Recruiting through social media in Poland: pros and cons
Every national labor market has its peculiarities and therefore a unique recruiting philosophy. Despite global trends, some tools work better than others. In Poland, there are nuances in recruitment, including communication channels. Social networks, an integral element of modern life, have found their place among the means of communication between Polish employers and job candidates. But are they used to the fullest? Let’s explore the specifics of using social networks in recruitment processes in Poland, as well as the advantages and disadvantages of their application.
Features of recruiting through social networks.
First of all, it should be noted that in Poland, social networks, although used in the process of hiring new employees, are not dominant. Among the information resources for posting vacancies, job search websites (Pracuj.pl, Praca.pl, Jobs.pl), job aggregators (Praca.WP.pl, Adzuna), or specialized applications (ePraca, YesWare) prevail. Email remains the number one communication channel for a long time.
Secondly, social networks such as Facebook, Twitter, and Snapchat are not used at all for recruiting purposes. Preference is given to Goldenline and LinkedIn. Their architecture allows participants to create their profile and a network of business contacts. It is noteworthy that some job offers are published exclusively on these networks, and you won’t find them anywhere else.
Thirdly, Instagram and Facebook are used by recruiters as an additional tool to obtain more comprehensive information about a potential employee. Informal information on these social networks complements the professional profile of the candidate presented on Goldenline or LinkedIn. Thus, the employer gets a comprehensive impression of both the professional skills and personal qualities of the future employee.
Disadvantages of social media recruiting:
- Lack of control over the accuracy and reliability of information provided by job candidates on their social media profiles.
- Risk of discrimination based on non-work-related factors, such as gender, age, or appearance, when reviewing candidates’ social media content.
- Limited reach of social networks compared to job search websites, which can attract a wider pool of candidates.
- Time-consuming process of reviewing candidates’ social media content, which can add to the workload of recruiters.
The most popular social networks (Facebook, Instagram) are primarily used to obtain reference information, and their potential as channels for disseminating information about a company and its vacancies is underestimated;
The fact that most young professionals without experience (students, interns) are active social media users, and they gather most of their information from these sources, including during job searches, is not taken into account;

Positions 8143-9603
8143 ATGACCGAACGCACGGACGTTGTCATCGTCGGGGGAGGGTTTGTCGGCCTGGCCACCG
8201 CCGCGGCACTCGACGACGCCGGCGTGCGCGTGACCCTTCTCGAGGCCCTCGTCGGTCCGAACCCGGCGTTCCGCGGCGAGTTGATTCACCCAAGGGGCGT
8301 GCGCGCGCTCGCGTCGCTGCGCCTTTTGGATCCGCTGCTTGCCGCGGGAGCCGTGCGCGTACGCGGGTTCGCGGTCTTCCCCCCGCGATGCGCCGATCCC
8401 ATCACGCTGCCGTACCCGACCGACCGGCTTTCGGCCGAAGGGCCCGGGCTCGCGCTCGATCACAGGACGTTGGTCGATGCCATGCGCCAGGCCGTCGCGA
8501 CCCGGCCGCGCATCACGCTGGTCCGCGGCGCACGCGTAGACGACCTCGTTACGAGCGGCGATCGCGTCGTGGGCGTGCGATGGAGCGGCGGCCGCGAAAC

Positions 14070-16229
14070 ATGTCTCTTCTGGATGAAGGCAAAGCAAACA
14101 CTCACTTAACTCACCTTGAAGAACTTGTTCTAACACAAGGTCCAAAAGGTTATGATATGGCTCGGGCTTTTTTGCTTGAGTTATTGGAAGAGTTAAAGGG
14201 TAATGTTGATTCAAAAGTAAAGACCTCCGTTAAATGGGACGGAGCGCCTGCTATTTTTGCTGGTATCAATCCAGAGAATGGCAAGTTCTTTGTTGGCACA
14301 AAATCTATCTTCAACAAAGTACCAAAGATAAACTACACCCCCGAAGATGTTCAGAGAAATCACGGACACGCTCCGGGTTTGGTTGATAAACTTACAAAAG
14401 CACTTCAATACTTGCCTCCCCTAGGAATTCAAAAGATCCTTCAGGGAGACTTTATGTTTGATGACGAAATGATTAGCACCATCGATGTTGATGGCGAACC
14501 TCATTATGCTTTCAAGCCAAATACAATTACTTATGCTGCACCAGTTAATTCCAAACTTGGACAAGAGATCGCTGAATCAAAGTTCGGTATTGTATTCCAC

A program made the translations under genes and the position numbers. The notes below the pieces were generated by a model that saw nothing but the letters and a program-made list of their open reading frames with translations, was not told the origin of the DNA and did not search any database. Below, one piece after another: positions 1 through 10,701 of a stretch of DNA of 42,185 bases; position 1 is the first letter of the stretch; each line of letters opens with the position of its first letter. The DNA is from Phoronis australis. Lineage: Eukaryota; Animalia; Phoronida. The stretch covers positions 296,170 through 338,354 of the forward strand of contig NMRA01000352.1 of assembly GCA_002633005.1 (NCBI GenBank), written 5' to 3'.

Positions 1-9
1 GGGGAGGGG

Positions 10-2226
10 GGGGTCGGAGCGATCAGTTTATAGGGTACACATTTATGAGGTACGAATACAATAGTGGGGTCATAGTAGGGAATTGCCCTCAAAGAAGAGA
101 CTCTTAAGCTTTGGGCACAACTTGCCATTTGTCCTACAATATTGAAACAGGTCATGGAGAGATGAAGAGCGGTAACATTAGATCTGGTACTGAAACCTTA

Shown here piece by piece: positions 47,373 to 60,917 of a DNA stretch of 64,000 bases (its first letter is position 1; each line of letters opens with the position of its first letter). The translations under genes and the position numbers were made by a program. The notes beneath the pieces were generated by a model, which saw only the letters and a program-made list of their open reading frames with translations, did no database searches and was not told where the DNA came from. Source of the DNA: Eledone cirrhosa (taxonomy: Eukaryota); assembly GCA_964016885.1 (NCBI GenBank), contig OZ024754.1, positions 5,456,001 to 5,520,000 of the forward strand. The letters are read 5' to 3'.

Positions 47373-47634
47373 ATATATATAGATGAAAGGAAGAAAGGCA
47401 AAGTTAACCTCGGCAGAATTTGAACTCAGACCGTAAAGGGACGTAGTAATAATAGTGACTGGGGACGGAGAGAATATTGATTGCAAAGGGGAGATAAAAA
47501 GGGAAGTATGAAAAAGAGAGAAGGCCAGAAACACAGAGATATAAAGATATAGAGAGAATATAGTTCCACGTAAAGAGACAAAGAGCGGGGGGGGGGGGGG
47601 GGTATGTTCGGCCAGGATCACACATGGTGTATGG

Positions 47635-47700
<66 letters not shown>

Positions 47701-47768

Preference for general messages over specific ones indicates orientation towards everyone and at the same time towards no one, and weak connection to the target audience;
Attention to active social media participants (who are not necessarily the best professionals) and lack of interest in passive ones (but equally competent) leads to a situation where some highly qualified candidates do not come into view;
Lack of proper knowledge and competencies among recruiters in social media work, lack of verified samples, recommendations, and training does not allow to gain maximum benefit from these tools;
Low level of advertising use in social media, and hence, lack of deep analysis of user interests and clicks, hinders in-depth understanding of the audience.
Advantages of recruiting through social media:
- Dissemination of up-to-date information about the company, latest news, achievements, goals, collaborations, and vacant positions serves to promote the company’s brand, its popularity, and recognition;
- Participation in thematic LinkedIn groups expands communication not only within the recruiting community, but also with professionals who are being targeted by recruiters;
- Formation of interactive communities in expert-oriented social media groups (Goldenline, LinkedIn) promotes two-way communication with existing and potential employees.
As we can see, the entire innovative potential of social media as a recruiting tool in Poland has not yet been fully realized. Greater emphasis on this tool can help Polish recruiters not only update their functional arsenal, but also optimize a significant number of recruitment processes.